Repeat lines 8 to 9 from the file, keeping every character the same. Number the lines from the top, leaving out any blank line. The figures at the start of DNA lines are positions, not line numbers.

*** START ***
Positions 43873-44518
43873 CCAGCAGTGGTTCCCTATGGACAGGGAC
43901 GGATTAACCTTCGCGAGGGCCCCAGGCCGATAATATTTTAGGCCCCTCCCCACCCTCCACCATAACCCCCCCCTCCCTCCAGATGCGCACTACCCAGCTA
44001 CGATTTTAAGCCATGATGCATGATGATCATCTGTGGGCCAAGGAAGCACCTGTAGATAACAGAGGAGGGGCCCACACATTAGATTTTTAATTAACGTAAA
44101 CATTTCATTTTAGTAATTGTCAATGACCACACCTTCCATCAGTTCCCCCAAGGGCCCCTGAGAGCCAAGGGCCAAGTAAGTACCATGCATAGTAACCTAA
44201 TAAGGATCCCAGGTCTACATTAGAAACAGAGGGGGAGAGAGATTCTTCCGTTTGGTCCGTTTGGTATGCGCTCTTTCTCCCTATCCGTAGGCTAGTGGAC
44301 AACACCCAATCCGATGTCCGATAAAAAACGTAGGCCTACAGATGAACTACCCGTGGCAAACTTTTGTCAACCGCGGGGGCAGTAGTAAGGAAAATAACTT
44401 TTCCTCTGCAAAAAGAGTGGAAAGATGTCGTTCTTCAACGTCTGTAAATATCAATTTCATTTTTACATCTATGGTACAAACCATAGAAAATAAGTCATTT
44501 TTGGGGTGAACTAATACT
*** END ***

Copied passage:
44401 TTCCTCTGCAAAAAGAGTGGAAAGATGTCGTTCTTCAACGTCTGTAAATATCAATTTCATTTTTACATCTATGGTACAAACCATAGAAAATAAGTCATTT
44501 TTGGGGTGAACTAATACT